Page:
• [0138]
    (i) Packaging, Shipping (40) and the process of transferring and packing media is semi- or completely automated by conveyor-belt and/or robotic means.
  • [0139]
    (j) Output styles are stand-alone full-length motion pictures, videos, interactive games, or as individual clips in physical or electronic format to be used in consumer or professional linear or non-linear movie or media editors.
  • [0140]
    (k) Stock media of any type of video input may be used, including but not limited to 2D cartoon-style animation, digitized photographs, film or digital video, 3D computer graphics, photo-realistic rendered computer graphics and/or mixed animation styles rendered objects/characters/scenes and real video.
  • [0141]
    (l) Processor stack (28) is replaced by single processor or run locally on user's personal computer, or processor in their mobile/wireless devices.
  • [0142]
    (m) Storage devices for the Web Server (16), Server/Storage (20) Order Server (24), Resource Server (26), and Processor Stack (28) are not restricted to hard disks but could include optical, solid-state, and/or tape storage devices.
  • [0143]
    (n) Input devices (12) may be laptop computers, digital cameras, digital video camcorders, web cams, mobile phones, other camera-embedded devices, wireless devices, and/or handheld computers, and user-provided media could be sent via email, standard mail, wireless connections, and FTP and/or other Internet protocols.
  • [0144]
    (o) Output formats of media may be flash or other solid-state memory devices, hard or optical disks, broadcasted wirelessly, broadcasted on television, film, uploaded to phones or handheld computing devices, head-mounted displays, and/or live-streamed over the Internet (44) to Personal Computers (12) or presented on visual displays or projectors.
  • [0145]
    (p) Product selection is immersive and interactive including media-pull approaches, spoken dialog, selections based on inference, artificial intelligence, and/or probabilistic selections based on previous user habits or other user information from third-party sources.
  • [0146]
    (q) Media integrates educational and life-lessons, cultural and behavioral teaching, how-tos, instructional videos, personalized psychological treatment or coping mechanisms for stress, loss, or new situations.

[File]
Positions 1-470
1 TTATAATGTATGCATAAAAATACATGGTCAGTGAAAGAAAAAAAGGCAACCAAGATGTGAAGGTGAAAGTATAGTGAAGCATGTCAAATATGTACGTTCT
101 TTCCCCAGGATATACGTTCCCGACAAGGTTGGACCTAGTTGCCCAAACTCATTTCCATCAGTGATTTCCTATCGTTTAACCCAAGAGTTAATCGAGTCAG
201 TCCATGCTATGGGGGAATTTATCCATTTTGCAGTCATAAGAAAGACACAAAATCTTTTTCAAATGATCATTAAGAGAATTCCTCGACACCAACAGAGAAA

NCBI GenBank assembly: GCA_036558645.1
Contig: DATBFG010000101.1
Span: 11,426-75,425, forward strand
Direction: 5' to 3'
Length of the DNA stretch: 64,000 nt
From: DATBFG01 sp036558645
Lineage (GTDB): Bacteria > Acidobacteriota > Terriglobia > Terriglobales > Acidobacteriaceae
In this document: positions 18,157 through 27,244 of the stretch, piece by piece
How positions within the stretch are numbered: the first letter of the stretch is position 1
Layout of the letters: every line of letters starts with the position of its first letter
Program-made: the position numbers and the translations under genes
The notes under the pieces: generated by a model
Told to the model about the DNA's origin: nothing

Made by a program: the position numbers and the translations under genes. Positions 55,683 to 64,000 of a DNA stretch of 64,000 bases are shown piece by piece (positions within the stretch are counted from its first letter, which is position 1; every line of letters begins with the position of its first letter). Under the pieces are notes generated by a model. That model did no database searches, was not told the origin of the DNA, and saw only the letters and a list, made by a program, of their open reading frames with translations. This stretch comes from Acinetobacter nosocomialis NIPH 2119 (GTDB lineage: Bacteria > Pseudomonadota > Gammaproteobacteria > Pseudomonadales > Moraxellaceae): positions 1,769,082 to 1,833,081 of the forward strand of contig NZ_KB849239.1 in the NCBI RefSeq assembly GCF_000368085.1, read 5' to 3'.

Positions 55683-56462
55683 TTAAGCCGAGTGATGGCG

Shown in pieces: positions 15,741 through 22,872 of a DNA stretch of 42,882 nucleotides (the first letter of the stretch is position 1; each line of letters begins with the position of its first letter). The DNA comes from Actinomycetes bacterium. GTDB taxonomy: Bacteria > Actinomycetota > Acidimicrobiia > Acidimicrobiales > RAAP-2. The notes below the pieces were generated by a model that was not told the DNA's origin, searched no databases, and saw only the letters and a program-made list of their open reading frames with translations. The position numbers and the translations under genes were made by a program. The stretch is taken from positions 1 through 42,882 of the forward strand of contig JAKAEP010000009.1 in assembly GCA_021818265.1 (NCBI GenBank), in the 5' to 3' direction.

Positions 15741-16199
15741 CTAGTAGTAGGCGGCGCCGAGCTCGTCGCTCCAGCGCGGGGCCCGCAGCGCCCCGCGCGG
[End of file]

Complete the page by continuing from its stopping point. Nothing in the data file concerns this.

• [0147]
    (r) Compositing, compression, encoding, and media authoring performed by specialized hardware.
  • [0148]
    (s) Hard-disk or memory buffers used in the processor stack keep bit rate constant to meet demands of certain authoring (e.g., DVDR, CDR, VHS, computer files) devices.
  • [0149]
    (t) Cropping of faces from normal photographs in initial image processing performed by the web server (16) and is automated using existing face recognition algorithms that use specific facial features (such as eyes, nose, cheek bones, ears) or other image-processing techniques involving contrast variation, edge detection, smoothing, clustering, principal component, or wavelet analysis methods to isolate faces in complex scenes.
  • [0150]
    (u) Initial image processing algorithms and face and/or voice isolation algorithms run as a client-side application on the user's (10) personal computer (12) and/or as part of the back-end system's processors (28).
  • [0151]
    (v) Software-only embodiment that uses the end-user's own computer to do most or all of the image processing, compositing, encoding, rendering, compression, and/or authoring as well as the creation and/or storage of new and/or stock media.
  • [0152]
    (w) Redundant and/or backup components and tape, DVDR, or other media forms of backup are integrated into the system to handle power loss, software or hardware failures, viruses, or human error.
  • [0153]
    (x) More advanced user profiles are used for a wider range of interaction and user control.
  • [0154]
    (y) Novel user-defined and uploaded stock characters or objects are rendered into base media. For example the user could create and replace a complete character in a scene and the system will regenerate the necessary rendering.
  • [0155]
    (z) The Order Server (24) integrates a symbol-tracking system for monitoring individual media from Authoring Device (34) to Printers (38) to Packaging, Shipping (40). Symbols printed on media, packing slips, and mailing labels can be checked to make sure the media coming from the authoring and printing devices are packed and shipped to the right address. For example, bar codes are produced for each physical element of an order: disc, box, shipping label, and jewel case cover to assist a human or machine to match items belonging to the same order. The scanning system allows successive scanning of multiple bar codes to help ensure proper grouping of items.
  • [0156]
    (aa) Automated postage can be purchased over the Internet and integrated into the Order Server (24) for enhanced shipping and package tracking.
  • [0157]
    (bb) A system in which the finctionality Order Server (24) and/or Printers (38) are not included.
  • [0158]
    (cc) An automated box printer and folder are added to the collection of Printers (38) to enhance the aesthetics of the packaging.
  • [0159]
    (dd) Automated image-processing techniques such as Fourier or wavelet analyses are used for quality control on finished media or for intermediate electronic versions in the Processor Stack (28) in order to check for dropped frames, faulty compression or encoding, and other quality control issues. Thresholded spectral analyses, auto- or reverse correlation, clustering, and/or spatio-temporal delta mapping techniques of spurious artifacts from a know or desired pattern measured from random or pre-selected frames or series of frames can automatically detect low quality products that can be re-made using different compression/encoding parameters.